Taking Personal Inventory

Today’s topic is about taking personal inventory. What that means is you should always be keeping a good written record of your top skills and every major  personal and job achievement throughout your life. Take this advice from me. Having held more than 20 different jobs during a long and sometimes wild life & career. One thing I’ve done my whole life is keep a list of my biggest and most important achievements both professionally and personally. For every job I’ve held or every major personal experience, I’ve written down my biggest accomplishments and sometimes my thoughts/feelings. This helps me with processing many of the most interesting, exciting, happy and sad things that have ever happened to me.

This inventory list records your personal life story. For example, in my lifetime I helped several nonprofits do many great things—to help people learn to read, to build homes for families who would not otherwise be able to own a home, to helping raise more than $250,000 to build a clock tower in the main park in a small city in The OC, and I organized one of the funnest themed annual parties in my hometown that has been held every Memorial Day weekend for 20+ years! This annual Crawdaddy Party I created with a small group of friends in the 1990s has been an annual tradition featuring several hundred friends, my family, 3 kickass bands, 10 kegs o beer, and a partidge in a pear tree!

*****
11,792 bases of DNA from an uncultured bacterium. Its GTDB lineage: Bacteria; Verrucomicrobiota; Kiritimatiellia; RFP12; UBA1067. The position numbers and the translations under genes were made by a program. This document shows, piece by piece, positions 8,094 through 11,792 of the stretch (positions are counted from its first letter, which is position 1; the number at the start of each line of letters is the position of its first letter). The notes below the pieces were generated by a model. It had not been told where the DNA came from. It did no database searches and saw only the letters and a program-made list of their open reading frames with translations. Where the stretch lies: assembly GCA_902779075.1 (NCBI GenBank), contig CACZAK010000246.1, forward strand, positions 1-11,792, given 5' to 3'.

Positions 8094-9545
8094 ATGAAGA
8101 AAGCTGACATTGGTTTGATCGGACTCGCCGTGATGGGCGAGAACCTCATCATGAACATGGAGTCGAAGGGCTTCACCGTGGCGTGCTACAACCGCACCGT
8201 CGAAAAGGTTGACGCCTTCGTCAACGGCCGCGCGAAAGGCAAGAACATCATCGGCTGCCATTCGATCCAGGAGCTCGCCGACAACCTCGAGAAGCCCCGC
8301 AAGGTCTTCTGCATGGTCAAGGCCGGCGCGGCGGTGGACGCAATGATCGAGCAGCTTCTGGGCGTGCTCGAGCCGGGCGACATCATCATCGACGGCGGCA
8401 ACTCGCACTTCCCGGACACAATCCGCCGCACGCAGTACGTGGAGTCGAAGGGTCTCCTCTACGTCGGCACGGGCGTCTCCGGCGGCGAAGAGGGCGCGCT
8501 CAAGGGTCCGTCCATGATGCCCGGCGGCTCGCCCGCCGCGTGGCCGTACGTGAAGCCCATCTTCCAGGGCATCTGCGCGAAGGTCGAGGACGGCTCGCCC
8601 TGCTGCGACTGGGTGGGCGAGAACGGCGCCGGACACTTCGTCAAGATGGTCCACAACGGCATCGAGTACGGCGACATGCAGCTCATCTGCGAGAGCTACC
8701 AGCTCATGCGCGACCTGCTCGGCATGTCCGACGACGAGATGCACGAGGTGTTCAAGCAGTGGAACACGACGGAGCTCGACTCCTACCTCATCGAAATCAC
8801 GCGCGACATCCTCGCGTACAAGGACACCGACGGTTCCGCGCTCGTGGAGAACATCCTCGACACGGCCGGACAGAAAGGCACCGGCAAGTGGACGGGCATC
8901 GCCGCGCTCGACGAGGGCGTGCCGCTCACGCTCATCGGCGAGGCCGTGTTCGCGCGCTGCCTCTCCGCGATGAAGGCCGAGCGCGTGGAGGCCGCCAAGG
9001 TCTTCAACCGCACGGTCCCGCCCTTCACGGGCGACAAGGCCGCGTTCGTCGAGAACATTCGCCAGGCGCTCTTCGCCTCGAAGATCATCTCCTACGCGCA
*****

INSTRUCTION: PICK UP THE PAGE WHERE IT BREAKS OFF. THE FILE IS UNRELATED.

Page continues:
Back to my topic— taking personal inventory by writing every skill, talent, experience, achievement, and every favorite part of your life will help you in a couple great ways. First, you could use this master list of achievements to create a resume. You could also use your personal inventory list to find out what you really love and what you really don’t love about your life. And your personal inventory also comes in handy to show your parents, friends and frenemies what makes you so special, so unique. It is written that loving others starts with loving yourself. That may sound corny but the truth is if you don’t keep track of your greatest attributes and achievements both personal and professional—who will?

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